Indexed on: 11 Mar '08Published on: 11 Mar '08Published in: Clinical Nutrition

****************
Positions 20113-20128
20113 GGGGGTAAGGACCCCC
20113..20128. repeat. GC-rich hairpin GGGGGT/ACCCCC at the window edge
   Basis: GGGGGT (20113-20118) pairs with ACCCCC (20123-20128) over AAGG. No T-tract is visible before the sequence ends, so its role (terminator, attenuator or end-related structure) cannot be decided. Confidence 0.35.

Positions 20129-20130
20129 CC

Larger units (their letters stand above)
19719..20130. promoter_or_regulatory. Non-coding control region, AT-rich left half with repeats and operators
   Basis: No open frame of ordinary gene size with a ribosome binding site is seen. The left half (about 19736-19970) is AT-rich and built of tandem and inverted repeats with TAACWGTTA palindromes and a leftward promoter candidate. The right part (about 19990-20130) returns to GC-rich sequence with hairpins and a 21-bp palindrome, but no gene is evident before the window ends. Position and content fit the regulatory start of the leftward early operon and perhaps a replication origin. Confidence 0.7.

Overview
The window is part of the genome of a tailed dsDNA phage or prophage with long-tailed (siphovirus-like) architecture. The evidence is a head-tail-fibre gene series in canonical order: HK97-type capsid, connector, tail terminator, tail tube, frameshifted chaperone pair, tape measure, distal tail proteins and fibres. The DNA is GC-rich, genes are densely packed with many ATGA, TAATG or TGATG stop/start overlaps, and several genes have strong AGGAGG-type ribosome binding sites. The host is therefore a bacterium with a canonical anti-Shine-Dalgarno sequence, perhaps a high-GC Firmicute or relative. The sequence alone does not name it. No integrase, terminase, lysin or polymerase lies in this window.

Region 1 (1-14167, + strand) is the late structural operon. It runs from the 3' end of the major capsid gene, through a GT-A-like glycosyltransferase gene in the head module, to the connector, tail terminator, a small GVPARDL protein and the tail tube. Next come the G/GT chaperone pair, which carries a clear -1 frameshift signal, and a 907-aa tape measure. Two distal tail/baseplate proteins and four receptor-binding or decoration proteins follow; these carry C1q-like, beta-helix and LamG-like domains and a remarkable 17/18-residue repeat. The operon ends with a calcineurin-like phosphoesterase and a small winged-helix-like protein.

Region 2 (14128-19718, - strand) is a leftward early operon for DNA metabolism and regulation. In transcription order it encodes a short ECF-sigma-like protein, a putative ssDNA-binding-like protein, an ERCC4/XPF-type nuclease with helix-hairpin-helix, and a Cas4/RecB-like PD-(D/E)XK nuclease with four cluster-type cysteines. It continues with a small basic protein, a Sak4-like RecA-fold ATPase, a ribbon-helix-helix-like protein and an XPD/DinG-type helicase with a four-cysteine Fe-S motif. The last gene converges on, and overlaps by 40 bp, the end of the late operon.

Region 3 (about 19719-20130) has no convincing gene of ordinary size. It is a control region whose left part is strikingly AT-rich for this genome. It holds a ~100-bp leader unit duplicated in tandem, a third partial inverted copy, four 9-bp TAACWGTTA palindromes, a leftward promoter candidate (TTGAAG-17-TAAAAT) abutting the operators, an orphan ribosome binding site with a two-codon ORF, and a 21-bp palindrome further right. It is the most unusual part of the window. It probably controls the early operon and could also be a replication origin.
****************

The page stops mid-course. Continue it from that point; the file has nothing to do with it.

Different anthropometric indices were proposed to assess adiposity and its change in overweight children. The aim of this study was to identify the anthropometric index change that correlates best with cardiovascular risk factor change.Lipids, insulin, blood pressure, body mass index (BMI), and skinfolds were measured among 434 overweight singletons aged 4-16 years participating and not participating in an intervention program at baseline and 1 year later from 1999 to 2005.Mean BMI at baseline was 27.2 kg/m(2) (standard error (SE) 0.2). A mean change at 1 year could be observed for weight (+5 kg; SE 0.32), BMI in standard deviation scores (SDS-BMI) (-0.2; SE 0.02), and relative BMI (-0.7; SE 0.1). Eighteen percent of the children reduced their SDS-BMI> or =0.5, while 34% demonstrated an increase of SDS-BMI. The prediction of insulin-, insulin resistance index- and blood pressure changes by anthropometric differences ranged from 2% to 7% adjusted variance explained, and for changes of lipids<1%. Estimated %fat from skinfolds failed as a predictor. Goodness of prediction did not differ across the other anthropometric changes.No superior anthropometric predictor for the limited prediction of cardiovascular risk changes was observed among the considered parameters. Cardiovascular risk factors should be tracked to prove a cardiovascular effect of weight change and/or intervention.